For example, the WPF namespace is: xmlns="http://schemas.microsoft.com/winfx/2006/xaml/presentation"
If I define my own namespace, should it also start with http? Isn't http misleading?
Definition: An XML namespace is identified by a URI reference [RFC3986]
And RFC 3986 says (quoting) :
1.1.1. Generic Syntax
Each URI begins with a scheme name, as defined in Section 3.1, that
refers to a specification for assigning identifiers within that
So I guess using http:// is what's closest to the standard -- as HTTP is the most common scheme used on the net.
In addition, as there can be only one owner for a domain name, it allows each company to use it's URL in its namespaces.
Namespaces doesn't have any meaning in their value, except for that value to be unique to avoid nameclashing. This is why you see a lot of companies putting in the URL for their own website as the namespace. URLs serve the same purpose, to be unique. Over the years it's just become good practice to use an URL, because if everyone does that, no nameclashing should occur :)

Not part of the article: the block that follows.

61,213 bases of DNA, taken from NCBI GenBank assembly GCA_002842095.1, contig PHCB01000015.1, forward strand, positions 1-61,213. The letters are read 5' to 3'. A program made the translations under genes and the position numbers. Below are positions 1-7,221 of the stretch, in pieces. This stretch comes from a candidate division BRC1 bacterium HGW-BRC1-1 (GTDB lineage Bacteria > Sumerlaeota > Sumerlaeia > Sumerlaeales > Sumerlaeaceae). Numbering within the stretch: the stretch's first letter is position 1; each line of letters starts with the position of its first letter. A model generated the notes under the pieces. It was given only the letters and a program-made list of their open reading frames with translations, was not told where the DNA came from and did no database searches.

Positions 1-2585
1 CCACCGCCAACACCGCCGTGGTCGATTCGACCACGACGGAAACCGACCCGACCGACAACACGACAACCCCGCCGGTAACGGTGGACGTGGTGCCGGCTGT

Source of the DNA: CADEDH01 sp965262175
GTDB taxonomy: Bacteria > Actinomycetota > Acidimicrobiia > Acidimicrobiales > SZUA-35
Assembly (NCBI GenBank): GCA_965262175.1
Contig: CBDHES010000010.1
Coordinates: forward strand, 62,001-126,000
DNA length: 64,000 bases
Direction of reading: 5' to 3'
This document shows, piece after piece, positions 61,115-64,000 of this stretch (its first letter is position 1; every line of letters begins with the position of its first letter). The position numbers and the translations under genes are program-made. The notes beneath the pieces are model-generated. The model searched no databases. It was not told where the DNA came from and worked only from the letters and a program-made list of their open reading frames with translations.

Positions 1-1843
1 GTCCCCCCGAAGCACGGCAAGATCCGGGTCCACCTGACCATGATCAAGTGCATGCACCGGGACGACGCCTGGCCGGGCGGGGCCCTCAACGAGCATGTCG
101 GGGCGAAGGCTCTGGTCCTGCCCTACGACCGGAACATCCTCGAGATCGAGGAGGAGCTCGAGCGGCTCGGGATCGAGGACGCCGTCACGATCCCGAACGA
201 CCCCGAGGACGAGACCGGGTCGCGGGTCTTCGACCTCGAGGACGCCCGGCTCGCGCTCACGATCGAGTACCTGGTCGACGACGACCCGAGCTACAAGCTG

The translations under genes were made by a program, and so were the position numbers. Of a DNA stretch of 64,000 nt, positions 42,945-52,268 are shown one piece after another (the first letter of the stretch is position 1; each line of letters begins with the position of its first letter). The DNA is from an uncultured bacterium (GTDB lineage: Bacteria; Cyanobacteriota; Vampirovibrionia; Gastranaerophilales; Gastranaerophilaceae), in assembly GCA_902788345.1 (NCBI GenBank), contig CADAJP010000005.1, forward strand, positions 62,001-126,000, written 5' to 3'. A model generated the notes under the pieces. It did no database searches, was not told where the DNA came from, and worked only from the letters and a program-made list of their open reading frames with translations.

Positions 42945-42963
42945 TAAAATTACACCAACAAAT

Such namespace identifiers are e.g. used by ODF (OpenDocument Format):
urn:oasis:names:tc:opendocument:xmlns:office:1.0 urn:oasis:names:tc:opendocument:xmlns:style:1.0 urn:oasis:names:tc:opendocument:xmlns:text:1.0
From this article at W3Schools:
"The namespace URI is not used by the parser to look up information. The purpose is to give the namespace a unique name. However, often companies use the namespace as a pointer to a web page containing namespace information. Try to go to http://www.w3.org/TR/html4/."
It is a reliable way to create a readable globally unique identifier. It may or may not be to a valid URL with more information.